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Wednesday, May 31, 2017

More thinking than doing

I intended to do a good amount of work on classes today, either on the online Nature in Lit or on materials for the fall SF class. I was interrupted by a call about a rather urgent family matter, which derailed my work intentions, but for my own purposes, it's helpful if I note what I'm thinking about, and why it's important.

So: reading notes. In thinking about what I'm going to ask of my students in the fall, I realize that even having a good model for them to follow won't really do the trick. As it happens, the handout I have includes a model--and the problem is that they don't really understand what the model is doing. There are levels within levels of critical thinking here, and I realize I need to back all the way out to the most basic, simple, fundamental skin of the onion and work inward from there.

Among other things, the explanation needs to be a great deal more simplistic (and significantly less wordy: my perennial failing, using too many words). But also, I ordered the book I used with the 102s the last two semesters--an excellent (and very slender and inexpensive) book What Every Student Should Know About Writing About Literature, by Edgar V. Roberts--but right now it's recommended, not required. I realize that means that the vast majority of students will not buy it (and those who do are probably the ones who least need it). I'm still thinking about it, but it's very likely I will ask the bookstore manager to change it from recommended to required. That way, I can assign chapters out of it--and I can tell students to refer to it for information about documentation (as it includes that stuff as well).

The book is a great adjunct to what I need to present, but there are a few points I need to make sure I make clear:

1. A lot of why they need to write about what they read is to be sure they fully understand it themselves--because without in-depth understanding, they can't write about what they've read.

2. There is a difference between a book report and literary analysis, and somehow I need to help them understand the difference--and understand what they will need to gather for themselves in order to engage in the latter.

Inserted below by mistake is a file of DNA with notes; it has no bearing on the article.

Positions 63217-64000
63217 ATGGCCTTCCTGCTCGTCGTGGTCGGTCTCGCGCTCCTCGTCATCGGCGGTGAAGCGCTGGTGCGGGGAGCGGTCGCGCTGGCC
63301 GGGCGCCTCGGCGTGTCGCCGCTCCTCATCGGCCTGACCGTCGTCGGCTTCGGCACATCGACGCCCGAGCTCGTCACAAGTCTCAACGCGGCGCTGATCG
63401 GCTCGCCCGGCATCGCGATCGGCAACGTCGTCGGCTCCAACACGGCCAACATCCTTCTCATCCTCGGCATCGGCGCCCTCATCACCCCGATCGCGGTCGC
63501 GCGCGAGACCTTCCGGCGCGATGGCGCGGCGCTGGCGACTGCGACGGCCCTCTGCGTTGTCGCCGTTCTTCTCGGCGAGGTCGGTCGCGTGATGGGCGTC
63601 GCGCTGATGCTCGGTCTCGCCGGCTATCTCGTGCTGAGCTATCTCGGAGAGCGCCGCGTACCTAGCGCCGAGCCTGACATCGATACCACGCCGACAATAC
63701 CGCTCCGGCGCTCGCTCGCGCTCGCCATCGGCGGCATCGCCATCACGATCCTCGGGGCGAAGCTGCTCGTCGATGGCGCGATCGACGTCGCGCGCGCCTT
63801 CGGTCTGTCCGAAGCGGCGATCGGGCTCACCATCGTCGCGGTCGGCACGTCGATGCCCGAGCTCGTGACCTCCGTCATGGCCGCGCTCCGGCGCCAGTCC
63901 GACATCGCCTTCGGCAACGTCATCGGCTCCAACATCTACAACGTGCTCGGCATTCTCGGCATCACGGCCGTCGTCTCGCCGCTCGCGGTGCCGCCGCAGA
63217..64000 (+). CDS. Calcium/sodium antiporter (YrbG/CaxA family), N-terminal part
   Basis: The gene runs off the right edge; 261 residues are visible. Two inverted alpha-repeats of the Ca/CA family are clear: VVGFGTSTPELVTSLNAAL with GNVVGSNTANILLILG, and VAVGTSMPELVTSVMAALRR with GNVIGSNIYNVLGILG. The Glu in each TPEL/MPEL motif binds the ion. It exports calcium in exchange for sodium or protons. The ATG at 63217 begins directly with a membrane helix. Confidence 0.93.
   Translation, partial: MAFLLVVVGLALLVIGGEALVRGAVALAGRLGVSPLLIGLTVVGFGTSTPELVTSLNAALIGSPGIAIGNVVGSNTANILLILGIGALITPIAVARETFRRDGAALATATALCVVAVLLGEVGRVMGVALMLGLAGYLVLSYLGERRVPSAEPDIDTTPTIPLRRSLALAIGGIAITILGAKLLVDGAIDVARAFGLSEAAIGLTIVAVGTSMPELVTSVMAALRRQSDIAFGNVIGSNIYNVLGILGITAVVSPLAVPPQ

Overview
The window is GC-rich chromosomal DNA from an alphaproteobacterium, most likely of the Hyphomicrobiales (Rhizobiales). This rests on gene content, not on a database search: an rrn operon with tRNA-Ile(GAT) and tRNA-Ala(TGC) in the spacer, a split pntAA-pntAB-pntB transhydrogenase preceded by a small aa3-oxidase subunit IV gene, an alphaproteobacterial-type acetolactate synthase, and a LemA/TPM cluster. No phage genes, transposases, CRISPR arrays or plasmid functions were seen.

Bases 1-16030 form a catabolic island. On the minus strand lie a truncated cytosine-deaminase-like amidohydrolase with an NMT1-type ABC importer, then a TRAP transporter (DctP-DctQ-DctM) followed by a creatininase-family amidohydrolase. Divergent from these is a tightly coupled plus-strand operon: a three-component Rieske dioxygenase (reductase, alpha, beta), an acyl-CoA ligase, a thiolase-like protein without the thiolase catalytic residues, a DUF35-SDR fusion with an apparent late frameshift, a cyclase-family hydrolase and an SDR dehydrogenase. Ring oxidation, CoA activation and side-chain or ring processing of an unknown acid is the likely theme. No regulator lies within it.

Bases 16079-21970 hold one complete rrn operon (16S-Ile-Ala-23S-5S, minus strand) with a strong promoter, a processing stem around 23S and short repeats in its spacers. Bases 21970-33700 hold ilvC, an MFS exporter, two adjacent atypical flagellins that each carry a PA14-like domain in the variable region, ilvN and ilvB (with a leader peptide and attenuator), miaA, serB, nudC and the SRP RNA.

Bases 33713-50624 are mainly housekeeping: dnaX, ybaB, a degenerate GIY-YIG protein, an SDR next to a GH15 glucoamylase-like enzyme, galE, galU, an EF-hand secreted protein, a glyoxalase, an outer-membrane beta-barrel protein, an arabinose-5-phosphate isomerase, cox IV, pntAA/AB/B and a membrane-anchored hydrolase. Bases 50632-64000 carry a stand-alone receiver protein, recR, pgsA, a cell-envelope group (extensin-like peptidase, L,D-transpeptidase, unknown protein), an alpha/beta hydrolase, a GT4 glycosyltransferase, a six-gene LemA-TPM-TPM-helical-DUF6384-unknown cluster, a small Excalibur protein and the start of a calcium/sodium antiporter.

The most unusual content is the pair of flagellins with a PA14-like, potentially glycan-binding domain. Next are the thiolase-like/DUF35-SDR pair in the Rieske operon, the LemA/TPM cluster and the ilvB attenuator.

3. I need to tell them very clearly and precisely what not to do--but also help them understand when they're doing those things. What is summary? What is it useful for--and why is it not useful in the kind of notes I want them to keep? What is personal response--and again, why is it not useful for the purposes of my class?

4. There must be some way to get them to understand that not all details are created equal: some questions are unanswerable in any meaningful way (we can invent answers, but the answers would have no support), and some details don't require any real notice. Regarding that latter point, I need to make them understand that even the details that can sort of wash by are still in the text for a reason, even if the reason is "merely" to add depth and texture to the verisimilitude of the work of fiction.

I'm sure there's more that will occur to me--and more that won't, until I start getting the results of all my attempts to set up the instructions for their notes and see all the ways they still don't even seem to try to get where they need to go.

So, that will probably be something I'll work on tomorrow--though maybe not. If the weather is gorgeous again, I may spend the bulk of the day out. It is the break, after all, and I am allowed days to just enjoy the day, doing anything, or nothing.

I'm hoping for an early night tonight. I'd like to adjust my sleep schedule to be a little earlier to bed and earlier to rise (without an alarm, though, thank you very much)--but whatever the evening brings will be fine by me. And tomorrow will be ... well, what tomorrow always is: another day.

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